One evening, Walter and Mr. Markowitz go off to the Men's Association with Roger Bannister and Jerry, but Joanna and Bobbie hire a sitter and follow them. Sneaking around the Mens' Association, they find a long line of family portraits. They accidentally cause some noise, and Roger is sent out to see what's doing. He, however, does not betray Joanna and Bobbie, and says that there is nothing illicit going on it the Men's Association. Joanna and Bobbie leave. Roger is directed through one door by the other men, and he finds that it leads onto a balcony overlooking the main hall of the Men's Association. Looking down, he sees something incomprehensible, but simply turns to the camera and, worried, utters softly "Jerry?" The next day, he is completely transformed, running for town office as a conservative gay Republican.

Terrified, Joanna informs Walter that she and Bobbie are so terrified that they are packing up and moving. Walter apologizes, saying that if she's so miserable, they can leave tomorrow. She thanks him. That night, she is awakened by their robotic dog bringing her a bone, but on closer examination, she finds that it is, in fact, a golden remote control like Sarah's, with the word JOANNA carved into it. In horror, she goes online and learns that the women in Stepford used to be scientists, engineers, and judges. She runs to see Bobbie first thing the next morning, and is horrified to see that Bobbie has become fawning and stupid as well.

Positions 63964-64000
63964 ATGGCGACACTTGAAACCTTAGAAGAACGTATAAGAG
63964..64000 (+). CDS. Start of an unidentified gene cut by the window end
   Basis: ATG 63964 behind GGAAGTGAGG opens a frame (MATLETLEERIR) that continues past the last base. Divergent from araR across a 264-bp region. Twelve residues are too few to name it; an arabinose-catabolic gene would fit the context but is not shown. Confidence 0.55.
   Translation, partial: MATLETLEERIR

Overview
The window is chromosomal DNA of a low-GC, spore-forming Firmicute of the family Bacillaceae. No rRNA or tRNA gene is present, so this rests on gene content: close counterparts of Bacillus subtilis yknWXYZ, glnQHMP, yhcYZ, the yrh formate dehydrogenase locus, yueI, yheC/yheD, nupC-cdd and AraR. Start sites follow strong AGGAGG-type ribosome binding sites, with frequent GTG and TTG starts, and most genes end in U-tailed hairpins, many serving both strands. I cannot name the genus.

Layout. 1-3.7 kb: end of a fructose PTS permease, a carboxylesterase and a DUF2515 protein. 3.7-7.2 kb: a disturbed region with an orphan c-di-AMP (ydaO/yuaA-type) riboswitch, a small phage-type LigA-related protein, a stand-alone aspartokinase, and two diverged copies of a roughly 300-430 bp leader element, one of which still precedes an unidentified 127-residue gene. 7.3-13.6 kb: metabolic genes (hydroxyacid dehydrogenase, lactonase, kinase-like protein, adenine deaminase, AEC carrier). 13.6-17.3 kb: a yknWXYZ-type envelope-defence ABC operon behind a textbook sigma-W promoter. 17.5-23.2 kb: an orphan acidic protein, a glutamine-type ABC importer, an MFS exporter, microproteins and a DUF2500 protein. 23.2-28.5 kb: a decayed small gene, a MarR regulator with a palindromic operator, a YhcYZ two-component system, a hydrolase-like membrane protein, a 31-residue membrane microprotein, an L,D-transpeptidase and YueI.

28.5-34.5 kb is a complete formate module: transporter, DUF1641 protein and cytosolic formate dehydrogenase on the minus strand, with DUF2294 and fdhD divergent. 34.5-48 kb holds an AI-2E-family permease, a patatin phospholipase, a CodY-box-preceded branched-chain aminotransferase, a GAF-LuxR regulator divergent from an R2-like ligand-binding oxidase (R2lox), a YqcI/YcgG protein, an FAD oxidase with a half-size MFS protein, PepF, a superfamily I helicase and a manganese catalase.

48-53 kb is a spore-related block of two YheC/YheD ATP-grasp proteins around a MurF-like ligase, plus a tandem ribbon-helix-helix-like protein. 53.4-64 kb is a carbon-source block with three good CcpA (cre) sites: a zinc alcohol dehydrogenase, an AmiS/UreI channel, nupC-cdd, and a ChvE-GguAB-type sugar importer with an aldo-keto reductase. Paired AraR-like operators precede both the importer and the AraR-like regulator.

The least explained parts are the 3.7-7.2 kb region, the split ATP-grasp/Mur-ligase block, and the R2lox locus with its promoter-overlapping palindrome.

The inhuman nature of these new Stepford spouses is revealed to Joanna when she attempts to confront the newly-transformed Bobbie, who unknowingly places her hand on a lit stove, but does not react to the flame. Joanna attempts to flee, only to discover that her children have been taken hostage by the men of Stepford. She storms the Stepford Men's Club, angrily demanding her children be returned, and is entrapped by the men who have been lying in wait for her. They explain that their wives, when they were important scientists and engineers, reduced the men to the level of support systems, and, enraged, they dragged their wives underground, implanted computer chips in their brains and gave them plastic surgery and drugs to make them beautiful and pleasant. Joanna is forced into the transformation room with her husband, Walter, after which Joanna calmly purchases groceries alongside the rest of the Stepford wives, having apparently become one of them.